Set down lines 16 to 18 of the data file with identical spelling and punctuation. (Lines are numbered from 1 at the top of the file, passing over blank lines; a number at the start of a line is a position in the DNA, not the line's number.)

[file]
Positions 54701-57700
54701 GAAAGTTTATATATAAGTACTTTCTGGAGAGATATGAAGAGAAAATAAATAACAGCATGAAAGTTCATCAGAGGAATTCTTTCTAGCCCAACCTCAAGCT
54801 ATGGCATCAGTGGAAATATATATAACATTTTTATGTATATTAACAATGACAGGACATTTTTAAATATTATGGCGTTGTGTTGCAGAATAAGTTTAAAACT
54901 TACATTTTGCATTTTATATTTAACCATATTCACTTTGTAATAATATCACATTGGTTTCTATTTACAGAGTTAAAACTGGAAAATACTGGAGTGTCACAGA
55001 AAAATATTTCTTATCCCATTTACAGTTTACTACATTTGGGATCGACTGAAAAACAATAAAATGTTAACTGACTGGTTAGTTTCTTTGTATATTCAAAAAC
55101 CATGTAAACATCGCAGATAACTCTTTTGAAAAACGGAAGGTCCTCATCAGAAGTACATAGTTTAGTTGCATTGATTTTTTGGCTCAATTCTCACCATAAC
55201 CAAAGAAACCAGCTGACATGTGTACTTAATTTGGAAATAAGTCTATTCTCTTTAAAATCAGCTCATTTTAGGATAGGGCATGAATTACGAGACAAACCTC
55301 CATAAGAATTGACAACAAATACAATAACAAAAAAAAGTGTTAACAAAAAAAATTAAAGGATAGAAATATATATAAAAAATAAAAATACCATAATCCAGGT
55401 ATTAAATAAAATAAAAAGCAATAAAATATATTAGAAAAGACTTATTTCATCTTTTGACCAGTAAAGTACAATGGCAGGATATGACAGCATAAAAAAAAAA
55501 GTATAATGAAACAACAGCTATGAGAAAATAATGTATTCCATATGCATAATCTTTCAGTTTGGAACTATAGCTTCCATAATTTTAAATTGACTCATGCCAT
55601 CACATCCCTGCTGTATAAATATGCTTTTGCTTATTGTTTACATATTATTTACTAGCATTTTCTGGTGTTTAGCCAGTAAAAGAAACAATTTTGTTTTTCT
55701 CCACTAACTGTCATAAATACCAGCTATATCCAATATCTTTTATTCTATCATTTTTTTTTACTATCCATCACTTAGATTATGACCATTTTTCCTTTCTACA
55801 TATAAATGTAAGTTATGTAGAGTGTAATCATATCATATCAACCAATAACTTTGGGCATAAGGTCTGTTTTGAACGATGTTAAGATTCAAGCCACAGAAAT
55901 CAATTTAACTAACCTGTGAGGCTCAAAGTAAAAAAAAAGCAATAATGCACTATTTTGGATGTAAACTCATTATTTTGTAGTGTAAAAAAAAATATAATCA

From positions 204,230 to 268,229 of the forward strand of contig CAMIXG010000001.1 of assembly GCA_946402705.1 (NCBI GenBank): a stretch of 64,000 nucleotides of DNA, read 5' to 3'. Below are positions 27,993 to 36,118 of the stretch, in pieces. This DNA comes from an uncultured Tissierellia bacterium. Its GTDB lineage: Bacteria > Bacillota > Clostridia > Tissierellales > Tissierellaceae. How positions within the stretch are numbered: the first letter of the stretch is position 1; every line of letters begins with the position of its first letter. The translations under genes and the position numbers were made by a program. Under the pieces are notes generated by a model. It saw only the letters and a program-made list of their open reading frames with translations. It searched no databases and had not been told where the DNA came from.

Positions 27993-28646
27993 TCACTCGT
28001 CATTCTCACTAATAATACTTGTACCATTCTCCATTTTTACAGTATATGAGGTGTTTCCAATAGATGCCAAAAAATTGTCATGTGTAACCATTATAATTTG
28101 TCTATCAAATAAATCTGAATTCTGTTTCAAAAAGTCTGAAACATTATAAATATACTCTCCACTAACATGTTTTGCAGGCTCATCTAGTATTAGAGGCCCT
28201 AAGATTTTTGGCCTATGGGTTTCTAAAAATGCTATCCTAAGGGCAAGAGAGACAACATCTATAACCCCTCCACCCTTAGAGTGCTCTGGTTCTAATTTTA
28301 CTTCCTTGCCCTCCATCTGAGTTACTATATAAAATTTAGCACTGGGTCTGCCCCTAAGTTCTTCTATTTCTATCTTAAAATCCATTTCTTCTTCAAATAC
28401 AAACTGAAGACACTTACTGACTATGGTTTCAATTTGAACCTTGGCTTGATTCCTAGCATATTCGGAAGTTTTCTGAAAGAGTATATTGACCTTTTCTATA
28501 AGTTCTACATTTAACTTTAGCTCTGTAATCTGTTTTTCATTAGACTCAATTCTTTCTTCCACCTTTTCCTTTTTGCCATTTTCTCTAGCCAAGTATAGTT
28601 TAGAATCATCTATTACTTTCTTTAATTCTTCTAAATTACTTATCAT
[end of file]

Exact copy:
Positions 27993-28646
27993 TCACTCGT
28001 CATTCTCACTAATAATACTTGTACCATTCTCCATTTTTACAGTATATGAGGTGTTTCCAATAGATGCCAAAAAATTGTCATGTGTAACCATTATAATTTG